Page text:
But à fortiori, if the cutting of oak timber is to be protracted to double the time necessary for the growth of other timber, viz. from 60 or 80 to 120 or 160 years, the owner of the soil will then consider how he. is to be remunerated, not only for the use of his soil, but for the accumulating interest of his capital. And no calculation will prove the possibility of this, even at the highest price ever yet given for the largest oak timber. Ergo, the preservation of large oak trees for the navy cannot be expected as a matter of profit to the owner of the soil ; and patriotism alone will go but a little way towards fura nishing the necessary supply...

General Corollary. Admitting that the return to the owner of the soit for the growth of timber, in general, is equal to the return from the growth of corn and grass, yet that from oak timber is not. Therefore the price of oak timber is not yet higir enough; and as no calculation



for the interest of the value, as well as for the time of growth, is ever made, on large oak timber, the present highest price given for the navy bears no proportion, or a very small one, to its real value.

And as no reduce tion in the price of other sorts of timber can be expected, while the return is but barely equal to the rent of the land, that of oak, and particularly of large oak, must be materially increased, to insure the preservation of any oak timber at all.

List of Patents for Inventions, &c.

(Continued from Page 216.)


LICHARD TREVITHICK, of Rotherhithe, in the county of Surrey, Engineer, and Robert DICKINSON, of Great Queen-street, in the county of Middlesex, Esq.; for certain Machinery for towing, driving, or forcing and discharging ships and other vessels of their Cargoes. Dated July 5, 1808. Specification to be enrolled within six months.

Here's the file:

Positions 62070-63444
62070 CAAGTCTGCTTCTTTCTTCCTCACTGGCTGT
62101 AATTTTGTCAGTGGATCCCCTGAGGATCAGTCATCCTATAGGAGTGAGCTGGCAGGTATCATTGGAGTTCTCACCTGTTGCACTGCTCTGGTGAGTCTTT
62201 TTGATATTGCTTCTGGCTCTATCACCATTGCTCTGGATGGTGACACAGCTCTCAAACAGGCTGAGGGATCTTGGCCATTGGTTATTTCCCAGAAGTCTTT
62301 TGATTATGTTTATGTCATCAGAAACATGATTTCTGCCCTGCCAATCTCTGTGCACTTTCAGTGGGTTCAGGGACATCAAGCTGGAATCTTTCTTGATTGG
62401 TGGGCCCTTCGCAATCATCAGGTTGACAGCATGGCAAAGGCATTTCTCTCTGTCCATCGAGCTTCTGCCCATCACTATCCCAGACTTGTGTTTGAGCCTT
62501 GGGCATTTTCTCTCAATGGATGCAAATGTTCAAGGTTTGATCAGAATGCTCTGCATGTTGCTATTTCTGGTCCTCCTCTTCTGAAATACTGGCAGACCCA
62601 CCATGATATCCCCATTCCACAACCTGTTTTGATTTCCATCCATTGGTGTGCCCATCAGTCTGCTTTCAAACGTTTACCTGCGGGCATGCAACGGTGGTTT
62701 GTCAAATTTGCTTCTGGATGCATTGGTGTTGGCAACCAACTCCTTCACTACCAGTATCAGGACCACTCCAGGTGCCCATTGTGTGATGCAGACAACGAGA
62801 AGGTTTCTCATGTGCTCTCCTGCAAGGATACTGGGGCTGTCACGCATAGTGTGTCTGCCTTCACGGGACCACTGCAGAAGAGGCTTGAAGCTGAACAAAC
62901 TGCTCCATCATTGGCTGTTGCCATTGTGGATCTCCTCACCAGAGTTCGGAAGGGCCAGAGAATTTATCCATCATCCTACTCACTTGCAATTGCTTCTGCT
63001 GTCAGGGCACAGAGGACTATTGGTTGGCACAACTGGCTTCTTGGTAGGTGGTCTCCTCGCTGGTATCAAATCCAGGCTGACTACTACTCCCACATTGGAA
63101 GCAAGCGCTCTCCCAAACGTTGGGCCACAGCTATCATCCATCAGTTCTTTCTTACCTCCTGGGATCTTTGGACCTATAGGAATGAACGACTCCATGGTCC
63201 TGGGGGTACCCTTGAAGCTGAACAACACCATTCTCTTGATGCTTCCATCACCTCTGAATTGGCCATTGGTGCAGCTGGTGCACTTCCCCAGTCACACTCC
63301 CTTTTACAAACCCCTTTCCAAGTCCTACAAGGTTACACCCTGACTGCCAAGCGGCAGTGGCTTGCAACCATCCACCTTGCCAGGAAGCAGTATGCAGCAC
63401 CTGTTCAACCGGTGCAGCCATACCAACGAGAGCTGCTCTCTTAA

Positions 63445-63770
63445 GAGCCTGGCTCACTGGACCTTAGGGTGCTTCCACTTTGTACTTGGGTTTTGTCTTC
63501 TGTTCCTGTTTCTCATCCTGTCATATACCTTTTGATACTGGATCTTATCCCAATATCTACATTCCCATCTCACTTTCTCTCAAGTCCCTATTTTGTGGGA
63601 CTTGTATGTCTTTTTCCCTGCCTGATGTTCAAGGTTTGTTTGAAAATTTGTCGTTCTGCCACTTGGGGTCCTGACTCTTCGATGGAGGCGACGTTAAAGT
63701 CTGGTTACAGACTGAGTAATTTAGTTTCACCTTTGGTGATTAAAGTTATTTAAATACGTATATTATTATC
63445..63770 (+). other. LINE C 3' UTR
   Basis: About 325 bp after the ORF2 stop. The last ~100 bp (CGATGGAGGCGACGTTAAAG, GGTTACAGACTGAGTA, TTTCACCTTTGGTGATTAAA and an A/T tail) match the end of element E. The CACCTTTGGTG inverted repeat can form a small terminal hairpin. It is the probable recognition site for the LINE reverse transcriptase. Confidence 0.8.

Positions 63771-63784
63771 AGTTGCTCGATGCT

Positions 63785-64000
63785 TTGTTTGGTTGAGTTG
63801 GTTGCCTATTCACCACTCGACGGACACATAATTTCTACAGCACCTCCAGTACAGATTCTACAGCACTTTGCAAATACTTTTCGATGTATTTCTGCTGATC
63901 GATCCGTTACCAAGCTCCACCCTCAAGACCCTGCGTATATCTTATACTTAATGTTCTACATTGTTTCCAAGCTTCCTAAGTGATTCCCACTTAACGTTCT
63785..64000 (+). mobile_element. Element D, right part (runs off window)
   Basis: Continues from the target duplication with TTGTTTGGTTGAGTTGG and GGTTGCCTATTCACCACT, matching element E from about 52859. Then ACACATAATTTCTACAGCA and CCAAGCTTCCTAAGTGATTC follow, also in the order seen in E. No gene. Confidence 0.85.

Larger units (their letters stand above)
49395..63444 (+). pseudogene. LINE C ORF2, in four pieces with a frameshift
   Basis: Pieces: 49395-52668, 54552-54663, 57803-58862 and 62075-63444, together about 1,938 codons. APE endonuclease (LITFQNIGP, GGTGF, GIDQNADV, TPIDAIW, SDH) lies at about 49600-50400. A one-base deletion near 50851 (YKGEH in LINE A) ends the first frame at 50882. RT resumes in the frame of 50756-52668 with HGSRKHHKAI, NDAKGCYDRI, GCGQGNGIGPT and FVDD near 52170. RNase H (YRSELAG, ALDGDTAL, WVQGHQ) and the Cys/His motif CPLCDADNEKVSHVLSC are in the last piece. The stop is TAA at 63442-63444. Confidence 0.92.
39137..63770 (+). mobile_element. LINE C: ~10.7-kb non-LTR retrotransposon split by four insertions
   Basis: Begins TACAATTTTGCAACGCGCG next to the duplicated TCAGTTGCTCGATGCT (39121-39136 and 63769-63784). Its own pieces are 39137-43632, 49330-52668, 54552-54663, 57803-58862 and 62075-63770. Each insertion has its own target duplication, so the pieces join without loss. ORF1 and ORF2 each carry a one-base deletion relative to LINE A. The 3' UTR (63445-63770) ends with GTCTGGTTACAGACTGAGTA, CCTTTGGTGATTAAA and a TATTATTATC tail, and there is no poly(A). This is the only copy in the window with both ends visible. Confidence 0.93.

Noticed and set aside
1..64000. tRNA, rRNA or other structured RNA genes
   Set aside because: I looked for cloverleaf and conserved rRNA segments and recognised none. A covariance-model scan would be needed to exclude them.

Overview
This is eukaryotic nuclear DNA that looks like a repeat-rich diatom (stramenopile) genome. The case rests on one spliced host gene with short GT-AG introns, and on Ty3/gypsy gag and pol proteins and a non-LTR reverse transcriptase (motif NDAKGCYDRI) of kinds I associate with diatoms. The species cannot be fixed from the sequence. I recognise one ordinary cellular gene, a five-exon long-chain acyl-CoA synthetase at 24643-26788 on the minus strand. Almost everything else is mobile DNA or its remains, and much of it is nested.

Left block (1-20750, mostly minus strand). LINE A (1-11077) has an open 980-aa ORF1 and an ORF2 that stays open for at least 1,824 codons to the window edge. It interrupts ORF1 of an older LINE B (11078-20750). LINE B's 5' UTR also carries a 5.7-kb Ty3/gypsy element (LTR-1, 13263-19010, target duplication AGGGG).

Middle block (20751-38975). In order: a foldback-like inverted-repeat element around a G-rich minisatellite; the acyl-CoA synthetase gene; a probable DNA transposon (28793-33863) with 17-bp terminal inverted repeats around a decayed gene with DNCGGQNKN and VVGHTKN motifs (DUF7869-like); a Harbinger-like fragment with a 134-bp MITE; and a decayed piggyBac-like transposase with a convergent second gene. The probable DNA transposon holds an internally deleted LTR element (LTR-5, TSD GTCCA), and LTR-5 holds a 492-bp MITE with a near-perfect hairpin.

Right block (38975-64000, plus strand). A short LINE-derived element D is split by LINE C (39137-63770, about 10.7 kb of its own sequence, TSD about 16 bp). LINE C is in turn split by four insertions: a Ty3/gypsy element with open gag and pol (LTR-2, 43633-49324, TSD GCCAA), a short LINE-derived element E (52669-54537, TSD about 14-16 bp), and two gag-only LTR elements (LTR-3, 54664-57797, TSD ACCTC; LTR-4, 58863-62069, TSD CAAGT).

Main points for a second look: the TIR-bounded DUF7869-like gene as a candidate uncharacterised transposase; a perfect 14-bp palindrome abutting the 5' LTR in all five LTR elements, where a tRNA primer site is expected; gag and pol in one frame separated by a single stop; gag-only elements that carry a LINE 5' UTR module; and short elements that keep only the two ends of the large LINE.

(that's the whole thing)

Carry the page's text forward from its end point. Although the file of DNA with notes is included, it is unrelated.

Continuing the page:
WILLIAM PROCTOR, of Sheffield, in the county of York, Optician; for improved methods of melting and using malleable wrought iron or steel. Dated July 6, 1808. Specification to be enrolled within four months.

JAMES BROWELL, of Cornhill, in the city of London, Tailor and Draper, JAMES JACKS of Cornhill aforesaid, Tailor and Draper, and Thomas LENNITTE, of Aldgate, in the said city of London, Man's Mercer; for a new chemical preparation for the purpose of preserving from destruction by mildew, rot, or fer


mentation, all kinds of woollen and vegetable substances from which woollen, cotton and linen cloths, . canvas, paper and other manufactures, are made; and also for rendering all sorts of woollen, cotton and linen cloths, canvass, silk, leather, hats and paper, impervious to rain, by an improved method. Dated July 11, 1808. Specification to be enrolled within two months after the next sitting or session of the Parliament of our United Kingdom of Great Britain and Ireland. : JOHN HEATHCOAT, of Loughborough, in the county of Leicester, Manufacturer ; for a machine for the making or manufacturing of bobbin-lace, or lace nearly resembling French lace. Dated July 14, 1808. Specia tication to be enrolled within one month.

JAMES LINAKER, of our Dock Yard, Portsmouth, Master Millwright; for a method or methods of towing, driving, or forcing ships and other vessels. Dated July 14, 1808. Specification to be enrolled within one month.'

BENJAMIN CROSBY, of the parish of Saint Martin Ludgate, in the city of London, Bookseller; for a stand for books, which may be made either circular, square, or any other convenient shape, and may be turned or moved at pleasure, with cases to receive books, as well as various other articles and things. Dated July 25, 1808. Specification to be enrolled within one month.

WILLIAM HAWKES, of Newport, in the county of Salop, Esquire ; for improvements on musical keyed instruments of twelve fixed tones. Dated July 25, 1808. Specification to be enrolled within one month.